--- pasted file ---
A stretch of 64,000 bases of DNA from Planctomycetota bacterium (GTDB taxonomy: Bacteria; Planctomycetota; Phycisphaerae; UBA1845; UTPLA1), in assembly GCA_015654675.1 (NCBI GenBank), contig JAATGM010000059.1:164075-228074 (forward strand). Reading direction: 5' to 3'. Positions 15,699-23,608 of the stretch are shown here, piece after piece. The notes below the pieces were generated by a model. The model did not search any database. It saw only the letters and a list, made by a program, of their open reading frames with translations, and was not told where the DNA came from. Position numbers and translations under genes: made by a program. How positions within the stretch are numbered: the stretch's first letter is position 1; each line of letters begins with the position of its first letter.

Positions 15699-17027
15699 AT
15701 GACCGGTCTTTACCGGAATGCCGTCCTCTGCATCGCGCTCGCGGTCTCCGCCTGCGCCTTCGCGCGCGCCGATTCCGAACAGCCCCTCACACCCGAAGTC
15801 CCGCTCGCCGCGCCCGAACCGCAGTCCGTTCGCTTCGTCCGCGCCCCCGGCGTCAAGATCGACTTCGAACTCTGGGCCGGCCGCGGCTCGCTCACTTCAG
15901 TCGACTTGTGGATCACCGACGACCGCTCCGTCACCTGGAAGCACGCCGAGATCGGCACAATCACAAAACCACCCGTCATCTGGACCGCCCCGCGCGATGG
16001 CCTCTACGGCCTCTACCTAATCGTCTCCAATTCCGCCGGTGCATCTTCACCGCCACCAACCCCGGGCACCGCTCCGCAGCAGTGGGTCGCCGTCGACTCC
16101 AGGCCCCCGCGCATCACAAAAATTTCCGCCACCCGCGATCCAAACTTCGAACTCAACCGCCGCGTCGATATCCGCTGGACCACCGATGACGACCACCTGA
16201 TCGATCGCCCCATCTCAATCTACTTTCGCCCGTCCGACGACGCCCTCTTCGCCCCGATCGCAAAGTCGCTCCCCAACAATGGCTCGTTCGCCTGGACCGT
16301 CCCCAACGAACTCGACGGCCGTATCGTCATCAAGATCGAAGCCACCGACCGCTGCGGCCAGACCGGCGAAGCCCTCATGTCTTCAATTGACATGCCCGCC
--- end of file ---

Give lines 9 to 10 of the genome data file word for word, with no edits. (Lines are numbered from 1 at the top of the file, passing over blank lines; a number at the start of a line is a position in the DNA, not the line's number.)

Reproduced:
16201 TCGATCGCCCCATCTCAATCTACTTTCGCCCGTCCGACGACGCCCTCTTCGCCCCGATCGCAAAGTCGCTCCCCAACAATGGCTCGTTCGCCTGGACCGT
16301 CCCCAACGAACTCGACGGCCGTATCGTCATCAAGATCGAAGCCACCGACCGCTGCGGCCAGACCGGCGAAGCCCTCATGTCTTCAATTGACATGCCCGCC